Tech&Society: “Collective Intelligence and Democracy”
Aspen Institute España and Fundación Telefónica celebrated a new conference on November 22nd within the Tech & Society cicle about “Collective Intelligence and Democracy” with Beth Noveck, director at the Governance Lab (GovLab) and its MacArthur Research Network on Opening Governance. Previously, she served in the White House as the first United States Deputy Chief Technology Officer and director of the White House Open Government Initiative under President Obama.
After her presentation, Rocío Martínez-Sampere, Aspen España Fellow and director of Felipe González Foundation, moderated the event.
With rates of trust in government at all-time low, the legitimacy and effectiveness of traditional political institutions are called into question and there is a great demand for re-imagining how we govern. Digital technology and new ways of working enabled by technology are beginning to change the way public institutions make decisions and solve problems. The better governments at every level are turning to new tools to harness and amplify the brainpower of their citizens. From courts to legislatures, around the world, many creative projects are underway to tap collective intelligence and public know how. Blockchain and artificial intelligence are further helping to scale and accelerate the application of collective intelligence to governing.
In this session we explored the latest wave of democratic experiments and what is being learned from them. How we can measure their impact on institutions and individuals? What do they portend — both the positive potential and the risks — for the future design of democracy?
Beth Simone Noveck directs the Governance Lab (GovLab) and its MacArthur Research Network on Opening Governance. She is a Professor in Technology, Culture, and Society at New York University’s Tandon School of Engineering and a Fellow at NYU’s Institute for Public Knowledge. New Jersey governor Phil Murphy appointed her as the state’s first Chief Innovation Officer in 2018. Previously, Beth served in the White House as the first United States Deputy Chief Technology Officer and director of the White House Open Government Initiative under President Obama. UK Prime Minister David Cameron appointed her senior advisor for Open Government.
At the GovLab, she directs better governance programs, including work with public institutions on public engagement in lawmaking (CrowdLaw), expert-sourcing innovative solutions to hard problems (Smarter Crowdsourcing), co-creation between cities and citizens (City Challenges). She also coaches “public entrepreneurs.” working with passionate individuals to take their public interest projects from idea to implementation.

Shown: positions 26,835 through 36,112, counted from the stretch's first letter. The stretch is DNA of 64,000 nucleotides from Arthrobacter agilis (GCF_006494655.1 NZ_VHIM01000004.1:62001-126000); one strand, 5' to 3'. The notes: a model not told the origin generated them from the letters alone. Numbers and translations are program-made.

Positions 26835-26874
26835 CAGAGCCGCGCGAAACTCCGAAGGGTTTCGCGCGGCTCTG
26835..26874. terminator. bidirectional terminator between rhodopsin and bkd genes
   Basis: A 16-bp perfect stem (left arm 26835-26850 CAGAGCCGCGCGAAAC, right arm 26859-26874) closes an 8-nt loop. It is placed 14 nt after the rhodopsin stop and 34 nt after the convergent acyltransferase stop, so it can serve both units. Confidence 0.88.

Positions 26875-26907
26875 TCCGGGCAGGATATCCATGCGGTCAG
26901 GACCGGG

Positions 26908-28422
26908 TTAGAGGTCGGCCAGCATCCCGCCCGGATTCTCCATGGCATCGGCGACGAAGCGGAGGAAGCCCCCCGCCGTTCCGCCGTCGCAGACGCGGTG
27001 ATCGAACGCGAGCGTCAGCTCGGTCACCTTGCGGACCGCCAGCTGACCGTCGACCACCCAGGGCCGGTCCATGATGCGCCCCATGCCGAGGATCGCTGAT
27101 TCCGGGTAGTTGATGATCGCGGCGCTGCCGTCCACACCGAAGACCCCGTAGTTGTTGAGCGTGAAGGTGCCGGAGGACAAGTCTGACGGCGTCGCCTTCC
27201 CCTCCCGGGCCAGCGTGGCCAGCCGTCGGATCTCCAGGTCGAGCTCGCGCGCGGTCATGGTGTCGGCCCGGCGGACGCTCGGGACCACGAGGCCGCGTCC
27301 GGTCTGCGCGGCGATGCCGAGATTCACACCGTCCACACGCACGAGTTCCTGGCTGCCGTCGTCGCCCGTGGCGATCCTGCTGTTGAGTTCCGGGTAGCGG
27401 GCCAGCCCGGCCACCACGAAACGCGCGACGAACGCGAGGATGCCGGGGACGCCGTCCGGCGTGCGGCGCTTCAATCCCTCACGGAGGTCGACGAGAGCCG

A graduate of Harvard University and Yale Law School, she is a member of the Scholars Council of the Library of Congress, the Center for Open Science, Open Contracting Partnership and the EPSRC Centre for the Mathematics of Precision Healthcare. Beth also serves on the International Advisory Board of the NHS Digital Academy and the Yankelovich Democracy Monitor as well as a member of the Inter-American Development Bank President’s Commission on Transparency and Corruption and the Global Future Council on Technology, Values and Policy for the World Economic Forum. She is a member of the Steering Committee for the Collective Intelligence Conferences and GIGAPP (Grupo de Investigación en Gobierno, Administracion y Politicas Publicas). She is co-editor of the Association for Computing Machinery’s Digital Government Research and Practice journal.
In 2018, Beth was awarded a Robert Schumann Fellowship at the European University Institute and a Richard von Weizsaecker Fellowship by the Robert Bosch Foundation. Beth was named one of the “World’s 100 Most Influential People in Digital Government 2018” by Apolitical. Previously, she was selected as one of the “Foreign Policy 100″ by Foreign Policy as well as one of the “100 Most Creative People in Business” by Fast Company and “Top Women in Technology” by Huffington Post.
Beth is the author of Smart Citizens, Smarter State: The Technologies of Expertise and the Future of Governing (Harvard Univ Press 2015) and Wiki Government: How Technology Can Make Government Better, Democracy Stronger and Citizens More Powerful (Brookings 2009) and co-editor of The State of Play: Law, Games and Virtual Worlds (NYU Press, 2005). Her next book, Public Entrepreneurship: Training the Next Generation of Public Leader and Problem Solver, will appear with Yale Press.
Rocío Martínez-Sampere is Director of Felipe González Foundation. She holds a Degree in Economics from Pompeu Fabra University, and a Master Degree in Economy and a Master Degree in Governance and Public Politics from the London School of Economics. Previosly, she worked as analyst at City and at Fabian Society, a foundation related to the Labour party, where she get involved. After that, she joined Rafael Campalans Foundation, where she is now member of the Board of Trustees. She also has been Cabinet Chief for Narcís Serra and advisor for Pasqual Maragall in Cataluña. She is involved in the Socialists’ Party of Catalonia (PSC) since 2003. In 2006 she was elected congresswoman for Barcelona in the Parliament, speaker on Economy and budgets. She took a step forward in her career presenting her candidacy for Barcelona mayor. When she losted the primaries, she resigned a week after the municipal elections in 2015. Rocío is Aspen España Fellow since 2017.
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